John Harper, SNY.tv | Twitter |
Fearing that free agency might never be quite the golden goose it was before analytics seemingly devalued just about everyone this side of Mike Trout, MLB players are suddenly signing team-friendly contract extensions faster than Brandon Nimmo runs to first base on a walk.
So why haven't the Mets taken advantage of the opportunity?
They should at least be making the effort, especially with Michael Conforto and Noah Syndergaard, the two players who most fit the profile of rising stars still far enough away from free agency to be tempted by the security of a long-term, below-market deal.
Like Alex Bregman signing for six years and $100 million with the Astros. Or Aaron Nola signing for four years and $45 million (plus an option year) with the Phillies.
For the moment, the Mets' priority seems to be Jacob deGrom, with his self-imposed Opening Day deadline for negotiations less than a week away. However, his situation is unique, in part because he was the best pitcher in baseball last season, and in part because his former agent, GM Brodie Van Wagenen, can't in good conscience try and sign him at any sort of bargain rate.
Meanwhile, Zack Wheeler is only months away from free agency, and as such has already said he's not taking any discount deal, though the Mets could surely lock him up for a lot less now than if he goes out and backs up last year's spectacular second half.
Wheeler's situation compares more closely to what the Cardinals did Thursday, signing Paul Goldschmidt to a five-year, $130 million extension to keep him from reaching free agency next fall.
That's not a team-friendly deal so much as a commitment to the future, which is what the Mets ultimately will have to do with their stars if Van Wagenen expects the clubhouse to buy into his players-first mantra.
The best way to manage such costs is to do long-term deals early, something small-market teams like the Rays and Indians, in particular, have been doing for years.
Now it's becoming a league-wide trend, with young players looking for life-changing money rather than waiting for the uncertainty of free agency, to the point where even the mighty Yankees are being pro-active, signing Luis Severino and Aaron Hicks to extensions in recent weeks.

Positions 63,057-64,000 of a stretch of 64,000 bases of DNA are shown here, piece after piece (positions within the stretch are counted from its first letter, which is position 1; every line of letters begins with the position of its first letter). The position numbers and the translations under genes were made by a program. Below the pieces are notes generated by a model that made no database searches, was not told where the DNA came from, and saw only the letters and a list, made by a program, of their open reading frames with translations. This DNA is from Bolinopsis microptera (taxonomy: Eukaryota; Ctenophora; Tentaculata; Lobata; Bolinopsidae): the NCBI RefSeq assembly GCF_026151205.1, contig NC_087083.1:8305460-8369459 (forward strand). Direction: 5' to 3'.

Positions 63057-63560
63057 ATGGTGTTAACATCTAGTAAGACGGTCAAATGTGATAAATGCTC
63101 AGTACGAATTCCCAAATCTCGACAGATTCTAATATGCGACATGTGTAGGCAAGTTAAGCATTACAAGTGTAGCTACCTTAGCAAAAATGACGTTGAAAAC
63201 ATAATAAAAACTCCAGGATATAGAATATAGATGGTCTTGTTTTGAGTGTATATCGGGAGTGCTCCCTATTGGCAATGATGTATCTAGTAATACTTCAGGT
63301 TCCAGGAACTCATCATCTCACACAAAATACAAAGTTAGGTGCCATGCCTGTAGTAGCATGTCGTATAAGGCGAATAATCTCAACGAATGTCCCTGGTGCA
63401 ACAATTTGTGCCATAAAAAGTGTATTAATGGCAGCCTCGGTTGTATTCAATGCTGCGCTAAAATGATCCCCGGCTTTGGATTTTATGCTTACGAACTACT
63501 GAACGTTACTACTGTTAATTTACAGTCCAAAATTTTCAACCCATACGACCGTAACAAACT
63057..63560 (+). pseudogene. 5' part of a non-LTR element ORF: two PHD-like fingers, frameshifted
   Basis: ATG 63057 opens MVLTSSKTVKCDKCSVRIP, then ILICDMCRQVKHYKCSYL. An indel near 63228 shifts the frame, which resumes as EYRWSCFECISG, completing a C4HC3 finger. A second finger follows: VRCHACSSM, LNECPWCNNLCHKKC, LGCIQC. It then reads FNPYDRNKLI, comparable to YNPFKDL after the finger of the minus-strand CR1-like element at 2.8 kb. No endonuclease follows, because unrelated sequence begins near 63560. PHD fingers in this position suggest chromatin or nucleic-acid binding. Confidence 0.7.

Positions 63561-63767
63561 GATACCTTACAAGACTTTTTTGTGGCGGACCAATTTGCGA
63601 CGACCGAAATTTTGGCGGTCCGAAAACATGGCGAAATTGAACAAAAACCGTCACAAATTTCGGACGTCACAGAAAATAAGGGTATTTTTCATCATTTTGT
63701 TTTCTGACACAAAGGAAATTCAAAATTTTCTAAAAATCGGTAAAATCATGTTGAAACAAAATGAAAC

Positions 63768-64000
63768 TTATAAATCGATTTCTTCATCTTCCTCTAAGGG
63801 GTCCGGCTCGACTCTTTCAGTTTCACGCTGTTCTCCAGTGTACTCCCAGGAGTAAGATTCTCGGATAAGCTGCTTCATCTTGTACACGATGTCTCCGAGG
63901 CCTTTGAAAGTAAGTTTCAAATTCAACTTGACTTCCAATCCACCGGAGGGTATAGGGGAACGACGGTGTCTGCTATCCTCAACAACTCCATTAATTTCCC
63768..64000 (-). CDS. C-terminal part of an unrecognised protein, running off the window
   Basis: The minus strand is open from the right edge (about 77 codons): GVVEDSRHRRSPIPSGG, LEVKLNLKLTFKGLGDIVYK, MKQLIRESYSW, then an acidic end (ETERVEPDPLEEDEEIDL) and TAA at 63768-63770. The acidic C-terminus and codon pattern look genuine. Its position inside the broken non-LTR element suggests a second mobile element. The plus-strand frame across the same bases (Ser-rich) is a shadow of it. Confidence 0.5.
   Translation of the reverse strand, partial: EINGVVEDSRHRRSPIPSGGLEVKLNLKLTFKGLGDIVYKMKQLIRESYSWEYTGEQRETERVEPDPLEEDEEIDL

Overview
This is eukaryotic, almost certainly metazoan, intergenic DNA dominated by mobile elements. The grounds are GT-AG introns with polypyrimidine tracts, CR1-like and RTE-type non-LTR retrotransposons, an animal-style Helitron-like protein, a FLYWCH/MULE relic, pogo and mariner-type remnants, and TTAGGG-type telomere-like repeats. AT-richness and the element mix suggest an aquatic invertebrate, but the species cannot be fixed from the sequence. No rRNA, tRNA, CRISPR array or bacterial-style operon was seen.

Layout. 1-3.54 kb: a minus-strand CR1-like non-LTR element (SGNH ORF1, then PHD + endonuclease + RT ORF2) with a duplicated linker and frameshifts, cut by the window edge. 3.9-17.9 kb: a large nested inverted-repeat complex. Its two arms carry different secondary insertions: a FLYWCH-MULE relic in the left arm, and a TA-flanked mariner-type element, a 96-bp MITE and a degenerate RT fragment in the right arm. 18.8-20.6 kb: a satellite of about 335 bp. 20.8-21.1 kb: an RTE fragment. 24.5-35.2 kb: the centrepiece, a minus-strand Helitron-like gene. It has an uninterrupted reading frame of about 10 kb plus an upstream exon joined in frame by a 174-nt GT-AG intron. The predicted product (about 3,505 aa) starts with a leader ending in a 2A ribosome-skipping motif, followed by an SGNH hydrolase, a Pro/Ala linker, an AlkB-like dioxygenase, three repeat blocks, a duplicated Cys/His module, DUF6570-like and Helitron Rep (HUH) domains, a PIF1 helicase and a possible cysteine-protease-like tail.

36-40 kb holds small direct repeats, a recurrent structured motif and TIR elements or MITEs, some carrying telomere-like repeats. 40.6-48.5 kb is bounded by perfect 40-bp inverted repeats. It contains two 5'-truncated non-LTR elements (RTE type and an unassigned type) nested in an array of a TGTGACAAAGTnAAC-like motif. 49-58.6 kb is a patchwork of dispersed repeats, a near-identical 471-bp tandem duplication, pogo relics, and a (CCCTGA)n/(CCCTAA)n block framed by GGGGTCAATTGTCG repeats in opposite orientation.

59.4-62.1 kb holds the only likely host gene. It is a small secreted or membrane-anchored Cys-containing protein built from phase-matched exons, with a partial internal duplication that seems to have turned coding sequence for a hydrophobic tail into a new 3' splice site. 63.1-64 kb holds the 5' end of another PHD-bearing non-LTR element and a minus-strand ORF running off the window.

For teams, it's about value: their willingness to place bets on the futures of players that their analytics are telling them will be more than worth it.
That's the issue for the Mets, as it pertains to Conforto and Syndergaard. Both have superstar potential they haven't realized yet due to inconsistency that is at least partly-related to injuries.
Both also have three seasons before they can become free agents, which make them prime candidates for these in-vogue extensions.
For Conforto, in particular, the time is right if the Mets believe he is ready to blossom into that full-blown star everyone has been waiting for since Keith Hernandez, among others, fell in love with his lefty swing at first sight in 2015.
Conforto's ups and downs haven't all been injury-related, but it looked like he was putting it all together in the second half last season, after needing time to recover from shoulder-capsule surgery, as he slugged .539 after the All-Star break with 17 home runs and an .895 OPS.
Coming on the heels of his 28 home runs over 109 games in 2017 before the shoulder injury, the evidence suggests Conforto, who turned 26 this month, is a good bet to reach that star potential.
Would a Bregman-like deal, six years for $100 million, work for both sides?
It feels like it should. Conforto is a year older, and he'd be giving up three years of free agency as opposed to two, but he hasn't had an MVP-caliber season like Bregman did last year.
The X-factor, of course, would be his agent, Scott Boras, who has been infamous over the years for taking players to free agency. But he hasn't delivered fully on huge promises the last couple of years, for J.D. Martinez or even for Bryce Harper, the $330 million deal with the Phillies notwithstanding.
Furthermore, he hasn't gotten Dallas Keuchel signed yet, so it's easy to wonder if even the notoriously unyielding Boras will be forced to reconcile with the changing tide of the sport's finances and look to make these early-career deals for the likes of Conforto.
For pitchers, meanwhile, the risk of injury lowers the price a bit. Like the 26-year old Syndergaard, Nola is three years from free agency, and he received a $45 million guarantee for four years, but including a fifth-year team option, the Phillies are buying out two years of his free agency for a total deal worth $61 million.
I don't think that's getting a deal done with Syndergaard. Five guaranteed years at about $75 million sounds more reasonable; he'd be giving up the higher earning potential of two free agent years for the security of a huge payday.
For the Mets, it would give them cost certainty and, assuming they get a deGrom deal done at some point, assure them of having at least two dominant starters for five more years.
It's what well-managed franchises are doing right now, while they have players feeling a bit vulnerable -- guaranteeing more money in the present to benefit in the long run.
The Mets need to get in on the action.